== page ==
Insurance fraud (specific to commercial companies)
For several years now, fraud has been experiencing significant growth, facilitated notably by the digitization of exchanges, easy access to information about companies, their leaders, and their employees on the internet and social networks, and the use of increasingly sophisticated methods by fraudsters. It constitutes a major risk for all businesses, regardless of their size or activity, which leaders must address by implementing prevention and detection tools and internal procedures.
Whether they are committed by an executive and/or an employee (internal fraud) and/or a third party (external fraud), frauds can have extremely serious consequences for companies (financial losses, damage to the sustainability and image of the company, questioning the company's liability due to the actions of employees, and even that of the leaders in case of mismanagement).
Subscribing to a "Fraud" insurance policy constitutes an additional means to protect the company when it falls victim to internal or external fraud, regardless of the method used (whether it's related to computer systems or not).
It mainly covers the direct financial losses suffered by the company as well as certain additional expenses that it is compelled to incur (expertise fees, additional operating expenses, costs related to recourse and pursuit of the perpetrators).
What are the main risks?
Financial Risks: Fraud, whether committed once or continuously, can lead to heavy financial losses and incur additional expenses for the company to deal with the incident.
Who is covered?
What are the main guarantees?
The guarantees come into play in the following situations:
- Internal fraud involving insured assets committed by certain executives and/or employees for personal enrichment and falling under one or more of the following offenses: theft (without breaking and entering or violence), embezzlement, fraud, forgery or use of forgery, counterfeiting, or falsification.
- External fraud involving insured assets committed by third parties for personal enrichment and falling under one or more of the following offenses: theft (without breaking and entering or violence), embezzlement, fraud, forgery or use of forgery, counterfeiting, or falsification.
- Some insurance policies provide coverage for identity theft fraud (e.g., CEO fraud) based on the type of activities and security measures in place (verification procedures, double signatures, callback, etc.).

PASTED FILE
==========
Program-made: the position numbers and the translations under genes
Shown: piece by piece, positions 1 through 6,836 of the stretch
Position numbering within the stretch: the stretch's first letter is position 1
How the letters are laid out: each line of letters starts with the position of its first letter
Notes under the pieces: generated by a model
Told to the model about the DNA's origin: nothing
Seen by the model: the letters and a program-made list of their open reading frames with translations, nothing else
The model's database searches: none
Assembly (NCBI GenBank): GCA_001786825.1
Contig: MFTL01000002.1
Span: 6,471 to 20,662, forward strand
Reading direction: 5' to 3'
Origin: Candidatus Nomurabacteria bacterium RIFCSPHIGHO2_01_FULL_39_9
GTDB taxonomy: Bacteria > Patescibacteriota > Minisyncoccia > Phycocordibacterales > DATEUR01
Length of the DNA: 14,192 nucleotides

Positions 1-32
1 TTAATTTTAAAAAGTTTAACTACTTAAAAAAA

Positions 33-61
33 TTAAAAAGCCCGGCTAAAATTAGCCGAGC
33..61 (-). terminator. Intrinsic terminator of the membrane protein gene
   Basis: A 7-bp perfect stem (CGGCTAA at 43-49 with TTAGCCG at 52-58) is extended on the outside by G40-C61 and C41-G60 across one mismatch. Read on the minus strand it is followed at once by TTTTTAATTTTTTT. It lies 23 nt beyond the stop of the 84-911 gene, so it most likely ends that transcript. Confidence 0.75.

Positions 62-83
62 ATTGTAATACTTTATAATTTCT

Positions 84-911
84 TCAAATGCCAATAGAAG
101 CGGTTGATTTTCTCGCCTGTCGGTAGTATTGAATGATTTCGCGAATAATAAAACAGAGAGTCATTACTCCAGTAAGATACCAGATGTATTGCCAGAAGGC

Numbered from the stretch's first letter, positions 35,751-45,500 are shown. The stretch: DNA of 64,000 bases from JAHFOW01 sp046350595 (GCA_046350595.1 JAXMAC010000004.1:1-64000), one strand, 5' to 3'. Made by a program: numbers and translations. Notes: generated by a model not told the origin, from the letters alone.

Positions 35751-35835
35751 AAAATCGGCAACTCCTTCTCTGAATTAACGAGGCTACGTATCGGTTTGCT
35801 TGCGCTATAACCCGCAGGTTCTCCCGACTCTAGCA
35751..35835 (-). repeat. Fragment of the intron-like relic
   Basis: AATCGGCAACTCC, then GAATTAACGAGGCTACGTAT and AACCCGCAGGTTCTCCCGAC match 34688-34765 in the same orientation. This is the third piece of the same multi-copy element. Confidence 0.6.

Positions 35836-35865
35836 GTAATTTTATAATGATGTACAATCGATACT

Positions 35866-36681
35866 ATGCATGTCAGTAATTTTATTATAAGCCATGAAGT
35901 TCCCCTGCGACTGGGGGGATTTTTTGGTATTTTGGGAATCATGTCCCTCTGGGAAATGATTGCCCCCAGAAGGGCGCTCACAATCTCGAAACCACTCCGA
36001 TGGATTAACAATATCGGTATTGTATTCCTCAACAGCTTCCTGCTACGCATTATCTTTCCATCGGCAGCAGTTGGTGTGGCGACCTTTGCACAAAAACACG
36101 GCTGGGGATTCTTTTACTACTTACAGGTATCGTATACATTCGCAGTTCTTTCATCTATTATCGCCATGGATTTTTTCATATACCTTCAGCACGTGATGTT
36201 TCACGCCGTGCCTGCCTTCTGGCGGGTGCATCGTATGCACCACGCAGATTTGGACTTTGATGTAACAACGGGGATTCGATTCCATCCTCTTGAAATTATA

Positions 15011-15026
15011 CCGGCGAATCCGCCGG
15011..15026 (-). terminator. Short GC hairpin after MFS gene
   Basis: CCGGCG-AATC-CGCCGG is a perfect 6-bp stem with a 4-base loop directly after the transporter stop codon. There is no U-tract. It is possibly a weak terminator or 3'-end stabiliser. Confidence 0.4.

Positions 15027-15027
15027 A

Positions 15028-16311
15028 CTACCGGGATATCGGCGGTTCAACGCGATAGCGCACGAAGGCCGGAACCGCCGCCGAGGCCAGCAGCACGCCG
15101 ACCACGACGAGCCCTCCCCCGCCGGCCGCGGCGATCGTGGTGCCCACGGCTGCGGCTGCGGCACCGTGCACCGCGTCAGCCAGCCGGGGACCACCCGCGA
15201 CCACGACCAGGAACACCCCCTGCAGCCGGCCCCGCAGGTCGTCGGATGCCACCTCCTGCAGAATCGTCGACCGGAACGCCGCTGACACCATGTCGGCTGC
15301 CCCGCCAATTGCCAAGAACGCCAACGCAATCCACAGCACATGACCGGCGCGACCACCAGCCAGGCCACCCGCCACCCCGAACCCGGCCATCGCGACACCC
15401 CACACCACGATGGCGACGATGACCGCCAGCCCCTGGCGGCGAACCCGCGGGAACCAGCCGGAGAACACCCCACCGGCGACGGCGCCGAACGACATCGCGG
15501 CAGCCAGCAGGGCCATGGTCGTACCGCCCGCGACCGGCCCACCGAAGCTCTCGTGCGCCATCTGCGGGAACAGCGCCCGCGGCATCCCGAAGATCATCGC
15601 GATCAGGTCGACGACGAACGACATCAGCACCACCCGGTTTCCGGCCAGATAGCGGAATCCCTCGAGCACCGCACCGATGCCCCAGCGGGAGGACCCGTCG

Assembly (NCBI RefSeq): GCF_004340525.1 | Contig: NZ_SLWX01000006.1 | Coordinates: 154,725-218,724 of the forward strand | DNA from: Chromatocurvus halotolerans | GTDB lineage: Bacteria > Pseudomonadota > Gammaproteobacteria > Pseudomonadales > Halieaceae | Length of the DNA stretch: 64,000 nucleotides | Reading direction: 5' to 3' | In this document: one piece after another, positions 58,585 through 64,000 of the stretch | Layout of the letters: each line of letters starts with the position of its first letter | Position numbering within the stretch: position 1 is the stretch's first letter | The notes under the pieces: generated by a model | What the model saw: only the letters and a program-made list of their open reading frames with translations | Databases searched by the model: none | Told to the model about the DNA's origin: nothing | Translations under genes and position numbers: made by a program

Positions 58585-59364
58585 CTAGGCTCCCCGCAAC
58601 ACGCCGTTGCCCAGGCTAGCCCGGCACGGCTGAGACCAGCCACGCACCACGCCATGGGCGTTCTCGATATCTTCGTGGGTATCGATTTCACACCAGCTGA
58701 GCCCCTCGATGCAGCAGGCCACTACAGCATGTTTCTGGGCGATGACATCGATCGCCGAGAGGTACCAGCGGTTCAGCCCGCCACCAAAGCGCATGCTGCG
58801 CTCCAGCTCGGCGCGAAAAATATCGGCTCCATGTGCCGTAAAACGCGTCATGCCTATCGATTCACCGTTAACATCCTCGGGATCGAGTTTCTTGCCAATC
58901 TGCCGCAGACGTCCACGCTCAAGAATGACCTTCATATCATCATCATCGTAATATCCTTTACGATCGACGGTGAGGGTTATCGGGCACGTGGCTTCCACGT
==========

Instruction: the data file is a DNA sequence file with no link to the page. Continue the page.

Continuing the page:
The main guarantees include:
- Guarantee of direct financial losses suffered by the insured in case of internal or external fraud.
- Guarantee of expenses incurred by the insured in case of internal or external fraud, including additional operating expenses incurred by the insured to restore normal operating conditions of its business (cost of renting replacement equipment, transportation costs for equipment and documents, additional labor costs and overtime, costs of using a subcontractor or an external service provider).
- Guarantee of fees and fees for an expert appointed by the insured to determine the circumstances of the fraud and the amount of financial losses.
- Guarantee of costs related to legal action against the author(s) of the fraud to obtain full or partial reimbursement of the claim.
- Contractual penalties imposed on the insured in case of non-performance of contractual obligations due to fraud.
- Interest on loans (interest paid or interest not received by the insured) due to fraud.
Guarantee of financial losses suffered by a client of the insured in case of fraud committed by an employee of the insured (extension of coverage).
Director of Financial Risks Department
With over two years' experience at Gerling America Insurance CY in New York, specializing in Liability underwriting, Didier later joined Aon Mergers & Acquisitions Paris as Deputy Director, driving the growth of Insurance Warranty and Tax Opinion products. Progressing to AIG Europe Limited France in 2002, he assumed various management roles in Financial Risk guarantees. In 2010, he took the helm as Director of AIG France's Financial Risks division, extending his leadership to Belgium, Luxembourg, and the Netherlands in 2014.
In 2014, he ventured into entrepreneurship and played a key role in acquiring CRF Assurances. Seven exciting years later, Didier now thrives as Deputy General Manager of CRF Assurances and Director of Financial Lines at Howden France.